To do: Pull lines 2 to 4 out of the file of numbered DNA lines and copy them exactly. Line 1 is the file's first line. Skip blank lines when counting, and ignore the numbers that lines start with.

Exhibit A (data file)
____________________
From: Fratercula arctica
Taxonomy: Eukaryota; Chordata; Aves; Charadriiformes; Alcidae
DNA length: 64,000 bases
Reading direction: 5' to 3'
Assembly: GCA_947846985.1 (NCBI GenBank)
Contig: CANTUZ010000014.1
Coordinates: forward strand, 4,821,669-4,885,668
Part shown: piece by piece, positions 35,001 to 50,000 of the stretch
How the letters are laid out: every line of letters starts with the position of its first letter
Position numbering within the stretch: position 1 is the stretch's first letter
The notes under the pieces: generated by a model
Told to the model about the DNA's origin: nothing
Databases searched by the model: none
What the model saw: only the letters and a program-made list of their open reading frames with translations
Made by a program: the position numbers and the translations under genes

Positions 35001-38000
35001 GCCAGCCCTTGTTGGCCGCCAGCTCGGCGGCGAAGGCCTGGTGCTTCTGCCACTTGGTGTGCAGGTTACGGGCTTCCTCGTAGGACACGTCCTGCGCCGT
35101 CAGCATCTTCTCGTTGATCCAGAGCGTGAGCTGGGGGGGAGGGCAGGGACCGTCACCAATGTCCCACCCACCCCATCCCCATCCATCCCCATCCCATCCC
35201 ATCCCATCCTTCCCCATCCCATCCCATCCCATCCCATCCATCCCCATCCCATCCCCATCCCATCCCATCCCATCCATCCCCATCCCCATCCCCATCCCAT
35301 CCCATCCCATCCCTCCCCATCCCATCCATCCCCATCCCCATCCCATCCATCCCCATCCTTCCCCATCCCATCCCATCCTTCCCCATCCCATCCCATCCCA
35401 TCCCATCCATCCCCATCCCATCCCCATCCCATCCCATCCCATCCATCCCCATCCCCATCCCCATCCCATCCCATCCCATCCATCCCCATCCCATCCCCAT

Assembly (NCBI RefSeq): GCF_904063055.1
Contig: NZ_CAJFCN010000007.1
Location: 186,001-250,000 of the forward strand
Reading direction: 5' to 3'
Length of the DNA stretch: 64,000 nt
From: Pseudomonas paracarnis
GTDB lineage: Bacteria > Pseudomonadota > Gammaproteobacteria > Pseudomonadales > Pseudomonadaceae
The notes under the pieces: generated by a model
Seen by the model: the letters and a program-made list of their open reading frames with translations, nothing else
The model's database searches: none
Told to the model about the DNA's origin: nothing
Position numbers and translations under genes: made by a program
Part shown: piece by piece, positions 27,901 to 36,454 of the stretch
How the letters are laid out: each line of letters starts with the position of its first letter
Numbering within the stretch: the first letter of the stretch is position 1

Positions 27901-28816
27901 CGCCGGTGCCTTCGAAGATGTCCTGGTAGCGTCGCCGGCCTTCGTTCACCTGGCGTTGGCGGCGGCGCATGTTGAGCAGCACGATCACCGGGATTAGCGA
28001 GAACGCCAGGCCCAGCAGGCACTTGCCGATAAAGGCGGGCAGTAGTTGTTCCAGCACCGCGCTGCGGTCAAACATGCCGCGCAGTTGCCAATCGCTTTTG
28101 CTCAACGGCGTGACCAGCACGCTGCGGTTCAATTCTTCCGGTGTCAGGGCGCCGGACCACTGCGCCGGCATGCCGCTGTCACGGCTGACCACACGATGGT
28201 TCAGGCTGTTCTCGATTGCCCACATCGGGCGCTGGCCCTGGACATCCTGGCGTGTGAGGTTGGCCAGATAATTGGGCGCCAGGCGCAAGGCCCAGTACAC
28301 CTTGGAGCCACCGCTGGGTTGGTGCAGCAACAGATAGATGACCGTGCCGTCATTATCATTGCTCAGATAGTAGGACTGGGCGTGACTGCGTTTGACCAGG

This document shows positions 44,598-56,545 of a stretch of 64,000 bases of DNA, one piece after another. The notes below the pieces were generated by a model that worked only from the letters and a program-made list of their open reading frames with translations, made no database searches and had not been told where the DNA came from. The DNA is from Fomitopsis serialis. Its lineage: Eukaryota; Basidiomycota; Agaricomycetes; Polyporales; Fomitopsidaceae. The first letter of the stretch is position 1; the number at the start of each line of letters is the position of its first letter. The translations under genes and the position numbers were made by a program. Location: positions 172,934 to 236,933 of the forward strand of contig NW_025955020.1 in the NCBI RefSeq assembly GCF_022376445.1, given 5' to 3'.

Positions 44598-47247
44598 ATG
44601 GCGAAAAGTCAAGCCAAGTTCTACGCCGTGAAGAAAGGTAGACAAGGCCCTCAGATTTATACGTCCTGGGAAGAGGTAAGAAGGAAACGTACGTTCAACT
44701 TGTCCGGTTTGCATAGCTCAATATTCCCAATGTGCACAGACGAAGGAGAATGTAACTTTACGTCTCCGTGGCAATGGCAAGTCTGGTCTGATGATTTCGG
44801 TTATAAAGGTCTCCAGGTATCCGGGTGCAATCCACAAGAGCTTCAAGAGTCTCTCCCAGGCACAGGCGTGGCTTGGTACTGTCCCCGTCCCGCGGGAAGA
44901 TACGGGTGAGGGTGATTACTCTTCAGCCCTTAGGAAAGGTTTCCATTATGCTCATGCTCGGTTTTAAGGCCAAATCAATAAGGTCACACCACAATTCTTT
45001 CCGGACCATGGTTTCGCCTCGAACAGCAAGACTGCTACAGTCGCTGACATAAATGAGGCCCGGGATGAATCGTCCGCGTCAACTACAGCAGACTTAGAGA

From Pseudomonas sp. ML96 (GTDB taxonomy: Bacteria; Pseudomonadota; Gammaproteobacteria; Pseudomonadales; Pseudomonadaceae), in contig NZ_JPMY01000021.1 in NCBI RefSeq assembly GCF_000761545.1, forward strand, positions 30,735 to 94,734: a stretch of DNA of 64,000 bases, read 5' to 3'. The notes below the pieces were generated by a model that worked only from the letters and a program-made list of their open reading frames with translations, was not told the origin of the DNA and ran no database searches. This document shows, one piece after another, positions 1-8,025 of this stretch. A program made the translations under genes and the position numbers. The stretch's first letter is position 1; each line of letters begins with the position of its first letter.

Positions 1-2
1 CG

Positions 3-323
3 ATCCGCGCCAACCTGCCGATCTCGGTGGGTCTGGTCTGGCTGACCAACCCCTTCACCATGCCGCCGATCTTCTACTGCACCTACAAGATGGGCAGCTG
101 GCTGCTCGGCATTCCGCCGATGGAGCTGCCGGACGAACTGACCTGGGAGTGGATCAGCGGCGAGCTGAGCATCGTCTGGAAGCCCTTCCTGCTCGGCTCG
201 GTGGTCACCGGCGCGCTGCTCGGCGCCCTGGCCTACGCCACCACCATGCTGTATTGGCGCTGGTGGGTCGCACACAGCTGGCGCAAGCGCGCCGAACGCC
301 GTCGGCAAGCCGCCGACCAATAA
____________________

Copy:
Taxonomy: Eukaryota; Chordata; Aves; Charadriiformes; Alcidae
DNA length: 64,000 bases
Reading direction: 5' to 3'